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“Under The Wide and Starry Sky” by Nancy Horan is an historical novel about American-born Fanny Van de Grift Osbourne, the wife of Scottish writer,
poet and essayist Robert Louis Stevenson.
This story is a reimagining of their real-life courtship and adventures. In this novel the author writes, “Did all women married to well-known men struggle for recognition?”
Certainly Fanny did.
She had been married before to Sam Osbourne, a womanizer. Fanny was a strong willed, independent woman, and in those days she could not divorce without bringing shame upon her family. This was the 19th century, and there were limited opportunities in the pre-feminism era for women.
In 1875, Fanny travels with her three children – 16 year-old Belle, 7-year-old Sammy and 3-year-old Hervey – from California to Europe to study art and hopefully distance herself from her unfaithful husband. Her excuse was enrolling her young daughter into an art school.
While in Paris, her youngest son dies of tuberculosis. In an effort to rebuild their spirits, she travels to Grez-sur-Loing, a bohemian artists’ colony in the French countryside, with her two remaining children.
While there she meets Robert Louis Stevenson. He had completed law school, but much to his father’s disappointment, he was intent on being a writer instead. Although at 25 he was 10 years her junior, R.L. fell instantly in love with Fanny.
They had a brief romantic involvement, but Fanny felt she had to return to California and her husband. She left for the United States, and shortly thereafter Stevenson followed, eventually persuading her he needed her as a helpmate if he was ever to succeed at writing.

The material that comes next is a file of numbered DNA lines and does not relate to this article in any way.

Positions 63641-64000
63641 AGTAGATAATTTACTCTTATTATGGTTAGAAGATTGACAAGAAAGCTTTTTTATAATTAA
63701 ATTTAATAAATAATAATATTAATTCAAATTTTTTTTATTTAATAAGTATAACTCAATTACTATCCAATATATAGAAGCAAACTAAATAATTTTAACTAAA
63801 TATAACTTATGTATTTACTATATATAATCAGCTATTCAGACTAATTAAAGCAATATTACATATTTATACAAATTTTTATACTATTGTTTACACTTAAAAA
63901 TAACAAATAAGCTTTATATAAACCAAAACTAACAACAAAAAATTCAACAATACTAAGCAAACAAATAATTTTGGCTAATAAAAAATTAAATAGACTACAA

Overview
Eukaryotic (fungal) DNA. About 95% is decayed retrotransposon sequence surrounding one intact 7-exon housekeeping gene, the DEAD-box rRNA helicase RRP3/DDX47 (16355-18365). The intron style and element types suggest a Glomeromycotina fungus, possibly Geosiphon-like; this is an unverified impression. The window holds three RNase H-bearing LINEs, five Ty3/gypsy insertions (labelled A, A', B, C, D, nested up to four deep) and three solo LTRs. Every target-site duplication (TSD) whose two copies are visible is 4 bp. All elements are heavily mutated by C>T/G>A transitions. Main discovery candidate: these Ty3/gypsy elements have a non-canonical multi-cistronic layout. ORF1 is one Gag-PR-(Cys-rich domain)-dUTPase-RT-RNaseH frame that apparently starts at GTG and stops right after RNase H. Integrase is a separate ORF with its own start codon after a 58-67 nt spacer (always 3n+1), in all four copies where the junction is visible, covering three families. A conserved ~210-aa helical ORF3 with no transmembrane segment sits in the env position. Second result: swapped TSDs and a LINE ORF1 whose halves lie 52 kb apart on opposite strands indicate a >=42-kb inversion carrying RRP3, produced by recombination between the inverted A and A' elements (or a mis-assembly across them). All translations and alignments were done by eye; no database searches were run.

Fanny divorced, and she and Louis married in 1880. Together they traveled the world in search of a healthy climate for what historians thought was either tuberculosis, chronic pneumonia or bronchitis, finally settling in Samoa.
This was the 1870s and 1880s, when Victorian England was first starting to feel the romance of poetry and tales of adventure.
Stevenson wrote “Treasure island” in 1883. It was his first real literary success, and the world fell in love with him. “Kidnapped” and “The Strange Case of Dr. Jekyll and Mr. Hyde” followed. Fanny appears to have been crucial to his artistic growth, guiding his writing choices yet feeling underappreciated and unrecognized for her own talents. Her own writing talent became submerged in the shadow of his growing fame.
Though often ill and frequently bed-ridden, Stevenson always remained a cheerful optimist and was always writing. He died at age 44. This novel spans decades and the globe and the shared life of two fascinating individuals.